AR scratching from vanderlin on Vimeo.

“Augmented Reality” is a fancy term for describing ways of using computer vision to overlay digital intelligence on images. In other words, you can, for instance, scratch a vinyl record using a camera – plus a tag for identifying the object’s position in 3D space.

Cambridge-based designer Todd Vanderlin put together an elegant demonstration of the possibilities here, and his video has accordingly been making the rounds. (See: Synthtopia – and I actually heard about it this morning from a high school friend. The power of the Internet.)

Todd has more details on his site, which includes all kind of wonderful projects, like laser sound fountains and, always favorite around here, creepy circuit-bent baby dolls.

AR Scratching [Todd Vanderlin]

There’s actually some work to this: you need to figure out how the album is spinning. And of course, because this is augmented reality and not reality, there’s real potential here to imagine a new kind of vinyl DJing in which normal physics don’t apply.

From the video description:

I was playing around with some AR markers the other day and came up with this idea. taking just a plain old vinyl record and attaching an AR marker to the label you can track the record in 3D space. The next question was, can you scratch the record?

So by figuring out the velocity of the records rotation and applying it to the payback of the audio you can scratch. There is some digital noise that needs to bee worked out, but sounds pretty good. Its still really hard to scratch, it takes some practice but is super fun. The next step is to figure out some nice triggers for different modes. I like the idea of not needing a turntable but the actual spinning of the record helps with the scratching and playback. I made a couple modes, one where the record is paused and you can just scratch through the song. The other looks for zero velocity for x time and then continues on with the song. If there is velocity you then are scratching and the audio is affected. I think that this project has some legs can’t wait to play more.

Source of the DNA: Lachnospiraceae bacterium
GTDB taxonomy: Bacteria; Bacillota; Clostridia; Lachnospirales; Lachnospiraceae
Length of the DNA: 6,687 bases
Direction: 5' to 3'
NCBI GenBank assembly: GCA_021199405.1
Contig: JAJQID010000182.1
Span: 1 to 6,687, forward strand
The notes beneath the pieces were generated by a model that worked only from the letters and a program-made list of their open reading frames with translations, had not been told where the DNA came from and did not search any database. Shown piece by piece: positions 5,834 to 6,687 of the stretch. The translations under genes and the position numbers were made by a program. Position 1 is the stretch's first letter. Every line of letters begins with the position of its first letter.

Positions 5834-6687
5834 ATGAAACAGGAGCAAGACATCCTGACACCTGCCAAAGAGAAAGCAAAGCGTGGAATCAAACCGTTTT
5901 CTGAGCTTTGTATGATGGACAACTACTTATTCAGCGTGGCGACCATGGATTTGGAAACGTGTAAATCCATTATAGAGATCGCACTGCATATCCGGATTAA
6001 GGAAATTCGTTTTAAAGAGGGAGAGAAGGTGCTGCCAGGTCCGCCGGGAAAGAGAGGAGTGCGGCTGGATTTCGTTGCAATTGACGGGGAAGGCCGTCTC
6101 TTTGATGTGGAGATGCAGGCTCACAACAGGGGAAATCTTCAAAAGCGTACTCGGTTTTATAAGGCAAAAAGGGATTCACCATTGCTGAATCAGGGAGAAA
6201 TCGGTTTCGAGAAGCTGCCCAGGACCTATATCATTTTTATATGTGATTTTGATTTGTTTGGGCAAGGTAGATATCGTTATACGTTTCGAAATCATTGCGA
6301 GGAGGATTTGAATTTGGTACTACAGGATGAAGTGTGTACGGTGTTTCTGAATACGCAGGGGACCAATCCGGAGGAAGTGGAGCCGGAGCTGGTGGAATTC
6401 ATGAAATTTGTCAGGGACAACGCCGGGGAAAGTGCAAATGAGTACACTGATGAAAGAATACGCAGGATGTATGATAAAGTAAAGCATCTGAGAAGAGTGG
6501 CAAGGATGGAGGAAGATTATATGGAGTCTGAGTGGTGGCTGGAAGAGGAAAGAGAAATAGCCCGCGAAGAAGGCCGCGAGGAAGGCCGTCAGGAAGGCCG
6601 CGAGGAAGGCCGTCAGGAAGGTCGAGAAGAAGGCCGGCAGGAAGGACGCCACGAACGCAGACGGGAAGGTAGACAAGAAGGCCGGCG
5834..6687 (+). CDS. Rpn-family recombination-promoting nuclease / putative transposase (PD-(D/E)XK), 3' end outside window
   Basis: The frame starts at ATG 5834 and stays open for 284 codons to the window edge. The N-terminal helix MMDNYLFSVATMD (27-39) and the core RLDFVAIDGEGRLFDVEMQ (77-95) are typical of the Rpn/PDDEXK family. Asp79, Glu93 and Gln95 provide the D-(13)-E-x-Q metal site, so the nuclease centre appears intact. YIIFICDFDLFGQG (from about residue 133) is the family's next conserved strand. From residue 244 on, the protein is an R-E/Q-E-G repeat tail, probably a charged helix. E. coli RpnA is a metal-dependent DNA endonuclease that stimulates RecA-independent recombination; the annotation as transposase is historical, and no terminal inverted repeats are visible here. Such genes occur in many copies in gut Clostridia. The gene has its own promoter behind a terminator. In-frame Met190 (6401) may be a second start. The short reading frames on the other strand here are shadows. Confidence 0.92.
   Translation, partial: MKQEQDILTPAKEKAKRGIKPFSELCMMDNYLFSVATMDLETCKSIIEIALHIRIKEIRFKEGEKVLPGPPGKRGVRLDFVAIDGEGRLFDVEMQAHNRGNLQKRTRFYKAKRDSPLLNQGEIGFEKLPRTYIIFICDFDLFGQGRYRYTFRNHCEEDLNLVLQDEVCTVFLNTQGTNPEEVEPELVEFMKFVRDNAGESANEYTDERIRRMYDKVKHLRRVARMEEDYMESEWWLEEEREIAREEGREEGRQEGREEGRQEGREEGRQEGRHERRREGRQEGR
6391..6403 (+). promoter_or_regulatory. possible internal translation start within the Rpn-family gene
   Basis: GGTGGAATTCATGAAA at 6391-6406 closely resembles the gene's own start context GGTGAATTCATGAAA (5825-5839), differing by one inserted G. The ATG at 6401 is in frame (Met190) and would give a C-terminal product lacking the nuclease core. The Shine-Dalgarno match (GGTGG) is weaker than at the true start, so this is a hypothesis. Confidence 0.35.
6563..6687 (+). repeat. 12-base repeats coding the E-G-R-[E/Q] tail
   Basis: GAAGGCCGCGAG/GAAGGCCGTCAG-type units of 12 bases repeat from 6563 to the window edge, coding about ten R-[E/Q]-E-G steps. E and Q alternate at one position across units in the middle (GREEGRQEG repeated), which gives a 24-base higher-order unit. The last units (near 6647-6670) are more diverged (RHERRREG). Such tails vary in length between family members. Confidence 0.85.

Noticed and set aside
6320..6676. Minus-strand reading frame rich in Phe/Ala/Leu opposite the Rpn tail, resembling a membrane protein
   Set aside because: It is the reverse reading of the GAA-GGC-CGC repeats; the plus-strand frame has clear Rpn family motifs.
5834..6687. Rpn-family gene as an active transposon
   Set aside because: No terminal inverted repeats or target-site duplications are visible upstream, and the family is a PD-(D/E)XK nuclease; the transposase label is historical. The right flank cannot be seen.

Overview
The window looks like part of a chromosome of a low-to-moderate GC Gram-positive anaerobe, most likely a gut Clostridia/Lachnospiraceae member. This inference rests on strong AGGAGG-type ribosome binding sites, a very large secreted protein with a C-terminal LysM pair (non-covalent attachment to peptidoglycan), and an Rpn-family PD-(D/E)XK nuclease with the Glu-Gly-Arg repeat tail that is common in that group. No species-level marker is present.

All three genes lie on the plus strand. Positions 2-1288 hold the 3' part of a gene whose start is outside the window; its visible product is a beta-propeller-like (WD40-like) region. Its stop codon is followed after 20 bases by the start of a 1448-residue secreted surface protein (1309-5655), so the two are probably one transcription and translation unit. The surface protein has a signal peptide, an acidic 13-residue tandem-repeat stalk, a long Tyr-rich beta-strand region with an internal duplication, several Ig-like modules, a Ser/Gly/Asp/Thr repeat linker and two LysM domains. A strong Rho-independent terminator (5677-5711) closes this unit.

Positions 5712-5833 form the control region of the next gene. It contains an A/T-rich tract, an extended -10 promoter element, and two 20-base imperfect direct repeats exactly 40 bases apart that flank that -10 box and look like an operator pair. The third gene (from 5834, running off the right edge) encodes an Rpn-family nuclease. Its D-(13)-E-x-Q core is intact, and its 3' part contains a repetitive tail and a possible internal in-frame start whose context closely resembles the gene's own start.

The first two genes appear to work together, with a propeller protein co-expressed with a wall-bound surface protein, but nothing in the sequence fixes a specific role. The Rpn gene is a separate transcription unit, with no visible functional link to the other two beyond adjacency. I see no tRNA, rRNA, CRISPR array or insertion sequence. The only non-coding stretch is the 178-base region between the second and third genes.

I Want My Augmented Reality TV

So, this has sufficiently inspired you and you want more augmented reality? We’ve got more for you.

Digital artist and magician Marco Tempest has just demonstrated what happens when you do card tricks with augmented reality – and he shares some details of his rig:

Virtual Magic: Augmented Reality Card Tricks with Marco, OpenFrameWorks [Create Digital Motion]

We’ve even seen augmented reality climbing walls.

If you’re ready to do this yourself, we have a number of resources:

CDMotion has Andy Best’s tutorial on OpenCV with Processing (not an AR-specific library, but relevant): Getting Started, Popping Bubbles

We’ve also got an in-progress library for use with mapping projections in space for “spatial augmented reality”

A New Year’s video with a library for Flash, Java

A tutorial on getting started with augmented reality using Flash

openFrameworks, a library for C++ coding (which in turn supports multitouch, augmented reality – you’ll see some projects on that page)

Bryan Chung is working on a library for Processing

  • lematt

    interesting project… but it looks like it will never be 'as cool' as the real scratching…

    could be useful for something else tho

  • lematt

    don't get me wrong, it's really amazing, but just mapping the marker position to audio scratching is maybe not the best way to use it…

  • http://rpi.edu/~mcdonk/ Kyle McDonald

    Enough AR videos already! :) I'm just waiting for AR to find its place… I feel like I haven't seen anything memorable outside of Reactable (which just use the fiducials, really) and that 3D graffiti thing.